Recently I stepped away from having a paper diary and into the cloud world of an electronic diary. The idea of relying on a cloud to keep me up to date with the daily dance of students, galleries, teaching venues, delivery dates (not to forget cat inoculations, the dentist and birthdays) is not terribly confidence inspiring. However, it seems to work and my also-new android phone trills and buzzes with reminders and updates, telling me that I am so terribly important now.
I know artists traditionally have the reputation of being above such mundane tasks, but the fact is that, however fabulous the work, nobody loves an artist who is late or forgets to sign contracts, delivers work on the wrong day or, my personal nightmare, doesn’t turn up to teach their class. There are precious few of us famous enough to get away with this sort of flaky behaviour. It’s my experience that an artist’s reputation is as fragile as a Hardy heroine’s: once the word gets out that you are trouble, people will move on. The plus side to this is that a reputation for being on time, on budget, well prepared and generally efficient will result in work, bookings and happy galleries.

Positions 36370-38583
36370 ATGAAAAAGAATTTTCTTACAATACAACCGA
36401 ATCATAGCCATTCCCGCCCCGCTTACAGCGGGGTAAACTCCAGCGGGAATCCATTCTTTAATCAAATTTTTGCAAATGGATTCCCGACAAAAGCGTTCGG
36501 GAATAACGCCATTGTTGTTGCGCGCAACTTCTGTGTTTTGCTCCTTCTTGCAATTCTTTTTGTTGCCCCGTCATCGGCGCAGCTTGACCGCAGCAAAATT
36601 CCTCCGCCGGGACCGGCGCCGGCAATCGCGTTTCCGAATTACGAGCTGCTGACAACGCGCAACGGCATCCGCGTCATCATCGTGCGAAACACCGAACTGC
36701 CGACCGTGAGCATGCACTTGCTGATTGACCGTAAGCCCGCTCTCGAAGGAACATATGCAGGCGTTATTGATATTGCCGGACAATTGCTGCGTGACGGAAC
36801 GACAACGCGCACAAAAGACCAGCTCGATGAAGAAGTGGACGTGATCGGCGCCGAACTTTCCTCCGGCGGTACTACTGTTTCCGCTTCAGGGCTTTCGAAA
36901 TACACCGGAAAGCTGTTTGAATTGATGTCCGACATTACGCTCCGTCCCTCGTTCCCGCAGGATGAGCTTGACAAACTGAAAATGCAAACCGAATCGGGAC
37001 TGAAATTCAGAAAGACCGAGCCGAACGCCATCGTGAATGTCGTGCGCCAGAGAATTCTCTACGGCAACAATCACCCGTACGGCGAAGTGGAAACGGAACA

This was brought home to me today when I finally compared my Cumulonimbus’s worth of teaching and exhibiting dates with the events and teaching pages on my web site – disaster! I’ve slipped out of sync and had to spend several hours updating. That opens up the can of worms that is web site maintenance (another time I think, I’m stressed enough as it is). I guess I will have to add yet another task to the diary to update regularly so this doesn’t happen.
I don’t suppose it matters how you keep a diary; I’ve had all sorts in my time from lockable ones (two days worth of serious teenage angst and then forgotten), an eighties filofax (too big) through Moleskines (so hip) to the cloudy one. The point is to pay attention to it. I am very late to the electronic diary, but now I have it I find it has two great advantages: it chirrups until I pay attention plus I can book courses in a year or two ahead without scrawling hopefully in the back of the current year. The only thing I miss is the annual choosing of the colour…